Timothy Leary was a respected professor of psychology at Harvard and one of the world’s foremost researchers on personality at the time he began to experiment with LSD and other psychedelic drugs (Smith, 2000, p. 6). He did so in the best of company — with Huston Smith, a Methodist minister, theologian, and researcher on comparative religion, and Aldous Huxley, author of Brave New World and The Doors of Perception (Smith, 2000, p. 6). One of Timothy Leary’s early research projects at Harvard was nicknamed his “Prisoners to Prophets” program (Leary, 1983, pp. 83-90). In this study, he supervised the administration of LSD to prisoners who were then followed after their release from jail. Initially, the LSD group had a lower recidivism rate than those in the control group who had not received psychedelic drugs. However, later these results were questioned, and it was suggested that their success could be better attributed to the interaction of the students with the prisoners, helping them readjust to society and helping them find jobs. In fact, a 34-year follow-up showed recidivism to be slightly higher for the LSD group (Horgan, 2003).
Leary sincerely thought he had discovered something beneficial to society: a shortcut that would enable everyone to become a mystic. Thus he was for some time the champion of psychedelic drugs. He and his sophisticated friends did not have negative experiences with LSD, and some had gleaned insights under its influence. Leary thought that the mystical experience was caused by the drug; sadly, the causality and dynamics of such experiences turned out not to be that simple.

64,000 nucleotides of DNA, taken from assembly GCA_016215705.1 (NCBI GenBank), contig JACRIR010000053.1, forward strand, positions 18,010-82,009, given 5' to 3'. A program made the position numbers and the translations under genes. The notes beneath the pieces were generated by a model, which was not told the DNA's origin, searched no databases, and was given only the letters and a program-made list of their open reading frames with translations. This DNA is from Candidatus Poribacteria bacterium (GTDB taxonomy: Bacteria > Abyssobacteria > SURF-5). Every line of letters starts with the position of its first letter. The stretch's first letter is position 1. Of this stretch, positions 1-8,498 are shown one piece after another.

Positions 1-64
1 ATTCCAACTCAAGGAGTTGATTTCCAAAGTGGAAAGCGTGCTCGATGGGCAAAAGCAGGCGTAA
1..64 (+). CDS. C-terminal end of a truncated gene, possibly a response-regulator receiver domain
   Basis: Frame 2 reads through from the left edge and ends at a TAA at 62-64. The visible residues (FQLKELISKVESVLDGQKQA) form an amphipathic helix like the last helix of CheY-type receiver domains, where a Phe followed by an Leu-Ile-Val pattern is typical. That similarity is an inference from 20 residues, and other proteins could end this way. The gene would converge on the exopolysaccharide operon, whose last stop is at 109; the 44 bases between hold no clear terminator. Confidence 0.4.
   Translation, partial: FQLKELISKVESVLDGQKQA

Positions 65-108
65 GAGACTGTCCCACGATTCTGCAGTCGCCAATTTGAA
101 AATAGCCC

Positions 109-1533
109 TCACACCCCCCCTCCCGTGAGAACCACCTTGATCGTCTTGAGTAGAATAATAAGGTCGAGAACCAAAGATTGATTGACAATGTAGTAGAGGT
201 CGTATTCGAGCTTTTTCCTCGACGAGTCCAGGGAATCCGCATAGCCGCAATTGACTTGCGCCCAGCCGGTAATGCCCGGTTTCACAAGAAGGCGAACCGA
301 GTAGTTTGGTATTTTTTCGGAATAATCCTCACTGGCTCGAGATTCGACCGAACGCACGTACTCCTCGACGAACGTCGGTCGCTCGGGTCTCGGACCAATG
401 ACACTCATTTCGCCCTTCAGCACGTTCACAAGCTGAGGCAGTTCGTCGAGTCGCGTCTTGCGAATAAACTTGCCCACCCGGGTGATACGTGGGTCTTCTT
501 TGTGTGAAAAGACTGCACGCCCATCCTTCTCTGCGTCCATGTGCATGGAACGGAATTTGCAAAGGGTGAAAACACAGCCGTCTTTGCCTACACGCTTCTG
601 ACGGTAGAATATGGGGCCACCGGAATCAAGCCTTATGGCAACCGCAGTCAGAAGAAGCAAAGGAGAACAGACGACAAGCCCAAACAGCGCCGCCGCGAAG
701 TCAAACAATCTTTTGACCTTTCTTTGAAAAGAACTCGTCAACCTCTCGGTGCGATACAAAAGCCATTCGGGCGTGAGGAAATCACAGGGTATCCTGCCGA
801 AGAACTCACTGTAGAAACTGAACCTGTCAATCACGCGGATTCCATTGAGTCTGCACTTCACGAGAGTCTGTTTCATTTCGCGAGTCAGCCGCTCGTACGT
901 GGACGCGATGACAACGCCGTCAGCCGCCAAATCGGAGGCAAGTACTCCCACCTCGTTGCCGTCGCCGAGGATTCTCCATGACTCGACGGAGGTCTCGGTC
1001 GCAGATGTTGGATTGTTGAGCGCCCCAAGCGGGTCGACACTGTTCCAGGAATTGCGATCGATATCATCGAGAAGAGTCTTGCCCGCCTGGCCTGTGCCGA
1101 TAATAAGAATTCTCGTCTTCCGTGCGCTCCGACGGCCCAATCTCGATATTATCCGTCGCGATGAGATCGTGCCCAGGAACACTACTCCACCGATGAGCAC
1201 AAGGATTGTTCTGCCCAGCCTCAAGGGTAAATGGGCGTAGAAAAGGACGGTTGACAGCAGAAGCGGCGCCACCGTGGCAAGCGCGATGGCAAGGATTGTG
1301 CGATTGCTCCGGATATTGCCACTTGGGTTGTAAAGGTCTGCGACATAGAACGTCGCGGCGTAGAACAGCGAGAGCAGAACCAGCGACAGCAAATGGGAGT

I was an undergraduate student in psychology at the time this initial research was being carried out. One day, one of my professors came into class and announced that he was doing LSD research, and he wanted us all to take the drug as a part of his experiment. Now, this was in the days prior to strict guidelines for ethical research on human subjects, and it was not uncommon for professors to include among course requirements that students participate in their experiments. I was much relieved when my professor said that if we had jobs, we were not required to participate. He then went on to tell us that this stuff was SO good that he would give us some if we came to his office after class! He did caution that if we took it on our own, we had to promise to take it with a friend, as there were a few people who had “unusual side-effects.” A few years later, after a number of people had experienced what came to be known as “bad trips,” the Federal Government made psychedelics illegal. Clearly, the experience of God was not IN the drugs, as Leary had hoped.